This discounting of potentially important—but infrequently occurring vibration events—is an unavoidable result of the spectrum-analysis method. As long as vibration test specifications rely on spectrum-analyzer data alone, infrequently occurring vibration conditions that exist in the actual service environment will be de-emphasized or possibly even lost.

Where’s the Washboard?

Let’s look at a test case that clarifies the basic difference between a spectrum-analysis approximation and a time history measurement of actual road vibration data. A 1995 Ford Bronco was instrumented with four accelerometers placed at widely separated locations on the vehicle. The vehicle was driven at a constant speed over a 100-yard test track (Figure 1).

The test track included a 20-yard gravel segment, a 10-yard washboard segment, and 70 yards of unimproved road including ruts, various gravel sizes, and potholes. The vehicle was driven at approximately 15 mph, corresponding to a total drive time of about 18 s for a complete run.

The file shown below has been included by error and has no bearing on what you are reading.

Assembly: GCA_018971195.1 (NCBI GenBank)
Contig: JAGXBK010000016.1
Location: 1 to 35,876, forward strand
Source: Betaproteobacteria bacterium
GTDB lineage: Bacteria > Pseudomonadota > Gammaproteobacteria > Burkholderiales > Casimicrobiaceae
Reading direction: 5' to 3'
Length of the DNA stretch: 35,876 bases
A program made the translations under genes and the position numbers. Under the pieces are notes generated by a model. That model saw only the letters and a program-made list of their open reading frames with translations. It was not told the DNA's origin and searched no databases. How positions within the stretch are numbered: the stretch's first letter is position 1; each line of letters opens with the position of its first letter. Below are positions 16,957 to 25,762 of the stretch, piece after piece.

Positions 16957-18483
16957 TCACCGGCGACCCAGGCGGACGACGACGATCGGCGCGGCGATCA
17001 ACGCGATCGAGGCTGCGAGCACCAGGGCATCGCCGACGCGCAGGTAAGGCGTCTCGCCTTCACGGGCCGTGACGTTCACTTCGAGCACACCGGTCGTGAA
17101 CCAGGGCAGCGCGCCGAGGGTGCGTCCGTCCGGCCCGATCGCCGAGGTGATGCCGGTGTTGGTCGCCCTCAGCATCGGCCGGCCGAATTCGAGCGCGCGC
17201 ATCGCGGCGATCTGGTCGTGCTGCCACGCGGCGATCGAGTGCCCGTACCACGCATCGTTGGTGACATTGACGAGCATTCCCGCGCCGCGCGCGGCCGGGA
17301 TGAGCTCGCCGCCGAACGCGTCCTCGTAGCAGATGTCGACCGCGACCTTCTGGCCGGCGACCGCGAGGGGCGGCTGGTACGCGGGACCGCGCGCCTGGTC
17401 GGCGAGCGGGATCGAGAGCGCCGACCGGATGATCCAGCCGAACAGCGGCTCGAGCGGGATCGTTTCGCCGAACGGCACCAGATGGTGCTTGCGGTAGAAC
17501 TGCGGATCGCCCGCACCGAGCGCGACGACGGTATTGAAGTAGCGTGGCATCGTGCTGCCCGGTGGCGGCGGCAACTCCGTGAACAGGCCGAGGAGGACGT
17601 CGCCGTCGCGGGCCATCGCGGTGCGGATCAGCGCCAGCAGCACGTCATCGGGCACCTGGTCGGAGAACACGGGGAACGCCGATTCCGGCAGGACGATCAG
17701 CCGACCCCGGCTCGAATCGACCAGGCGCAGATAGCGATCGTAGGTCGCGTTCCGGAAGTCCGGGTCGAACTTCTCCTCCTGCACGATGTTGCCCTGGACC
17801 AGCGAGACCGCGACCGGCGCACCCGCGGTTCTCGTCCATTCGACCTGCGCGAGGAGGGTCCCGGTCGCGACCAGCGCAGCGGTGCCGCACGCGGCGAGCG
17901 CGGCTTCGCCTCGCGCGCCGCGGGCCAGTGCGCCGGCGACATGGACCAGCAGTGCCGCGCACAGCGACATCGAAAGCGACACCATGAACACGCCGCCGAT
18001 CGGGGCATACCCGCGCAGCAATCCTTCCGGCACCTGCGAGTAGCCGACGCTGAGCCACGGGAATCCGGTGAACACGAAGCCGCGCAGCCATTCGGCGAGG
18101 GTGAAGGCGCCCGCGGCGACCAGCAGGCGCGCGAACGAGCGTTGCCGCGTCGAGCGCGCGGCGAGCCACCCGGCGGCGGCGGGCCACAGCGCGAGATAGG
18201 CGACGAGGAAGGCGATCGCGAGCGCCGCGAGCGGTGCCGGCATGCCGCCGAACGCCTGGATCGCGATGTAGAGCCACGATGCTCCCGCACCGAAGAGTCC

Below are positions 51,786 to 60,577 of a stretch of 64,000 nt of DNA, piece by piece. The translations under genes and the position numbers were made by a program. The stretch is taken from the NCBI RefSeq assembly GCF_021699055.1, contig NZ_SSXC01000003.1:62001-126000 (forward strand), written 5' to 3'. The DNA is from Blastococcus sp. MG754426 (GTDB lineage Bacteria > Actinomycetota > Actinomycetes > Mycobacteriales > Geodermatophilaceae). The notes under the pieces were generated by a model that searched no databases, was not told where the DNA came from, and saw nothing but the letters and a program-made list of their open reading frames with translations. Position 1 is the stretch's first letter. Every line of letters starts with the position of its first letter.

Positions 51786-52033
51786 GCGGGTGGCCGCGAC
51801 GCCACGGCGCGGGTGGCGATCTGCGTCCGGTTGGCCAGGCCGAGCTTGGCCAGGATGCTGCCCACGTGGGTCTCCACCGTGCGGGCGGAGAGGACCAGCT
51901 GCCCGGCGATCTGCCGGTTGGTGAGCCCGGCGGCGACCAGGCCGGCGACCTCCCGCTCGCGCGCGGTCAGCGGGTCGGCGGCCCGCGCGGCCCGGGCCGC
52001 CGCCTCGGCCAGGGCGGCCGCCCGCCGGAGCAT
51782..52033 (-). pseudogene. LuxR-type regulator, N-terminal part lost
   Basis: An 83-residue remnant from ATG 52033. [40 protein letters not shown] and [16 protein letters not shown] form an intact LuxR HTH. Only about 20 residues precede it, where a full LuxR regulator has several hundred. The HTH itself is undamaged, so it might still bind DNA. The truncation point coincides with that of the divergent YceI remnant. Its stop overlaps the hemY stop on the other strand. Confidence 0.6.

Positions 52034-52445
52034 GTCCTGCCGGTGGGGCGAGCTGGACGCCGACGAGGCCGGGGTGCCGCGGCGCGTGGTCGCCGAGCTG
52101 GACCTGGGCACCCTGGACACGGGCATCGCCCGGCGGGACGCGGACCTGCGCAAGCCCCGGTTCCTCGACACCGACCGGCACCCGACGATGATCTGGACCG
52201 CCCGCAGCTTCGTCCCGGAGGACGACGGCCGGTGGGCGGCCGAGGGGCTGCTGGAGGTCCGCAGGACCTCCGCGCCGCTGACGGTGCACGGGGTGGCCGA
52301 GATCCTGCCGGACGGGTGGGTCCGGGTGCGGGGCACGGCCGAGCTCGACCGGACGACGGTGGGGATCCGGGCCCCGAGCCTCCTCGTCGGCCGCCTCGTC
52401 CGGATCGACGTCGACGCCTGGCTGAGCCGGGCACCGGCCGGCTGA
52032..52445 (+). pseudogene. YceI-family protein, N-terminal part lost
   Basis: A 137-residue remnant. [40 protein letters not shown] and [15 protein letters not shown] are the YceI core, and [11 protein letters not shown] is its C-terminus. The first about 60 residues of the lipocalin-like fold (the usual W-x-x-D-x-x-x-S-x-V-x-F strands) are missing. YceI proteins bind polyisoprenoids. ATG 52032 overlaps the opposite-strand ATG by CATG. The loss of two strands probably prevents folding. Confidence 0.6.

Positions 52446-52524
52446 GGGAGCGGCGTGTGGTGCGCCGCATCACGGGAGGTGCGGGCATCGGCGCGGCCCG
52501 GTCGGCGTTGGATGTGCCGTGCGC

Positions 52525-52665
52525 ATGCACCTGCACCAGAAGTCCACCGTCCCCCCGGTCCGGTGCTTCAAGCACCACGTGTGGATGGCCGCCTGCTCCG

Vibration signals from four locations on the vehicle were recorded using an Unholtz-Dickie PACS Portable Data Acquisition System equipped with Time Replication Acceleration Control (TRAC) software. This unit can record up to 20 min of real-time field data per test run.

In the interest of brevity, only one accelerometer (channel # 4) will be discussed. It was located on the transfer-case support bracket and measured the vertical motion, perpendicular to the plane of the track. This vibration data was acquired using two methods: spectrum analysis and acceleration time history.

Spectrum Analysis

The vibration spectrum analysis in Figure 2 indicates the average acceleration power spectral density measured at accelerometer # 4 for one complete run of the test track. The overall rms acceleration value for this spectrum measurement equals 0.653 g rms.

The recorded rms acceleration is a measure of the total vibration energy over the entire frequency spectrum. This time-averaged acceleration spectrum indicates higher vibration energy in the low-frequency portion of the spectrum, but there is no way to determine if this spectrum shape was the result of:

Many evenly distributed road irregularities.

Mostly smooth pavement mixed with several huge potholes.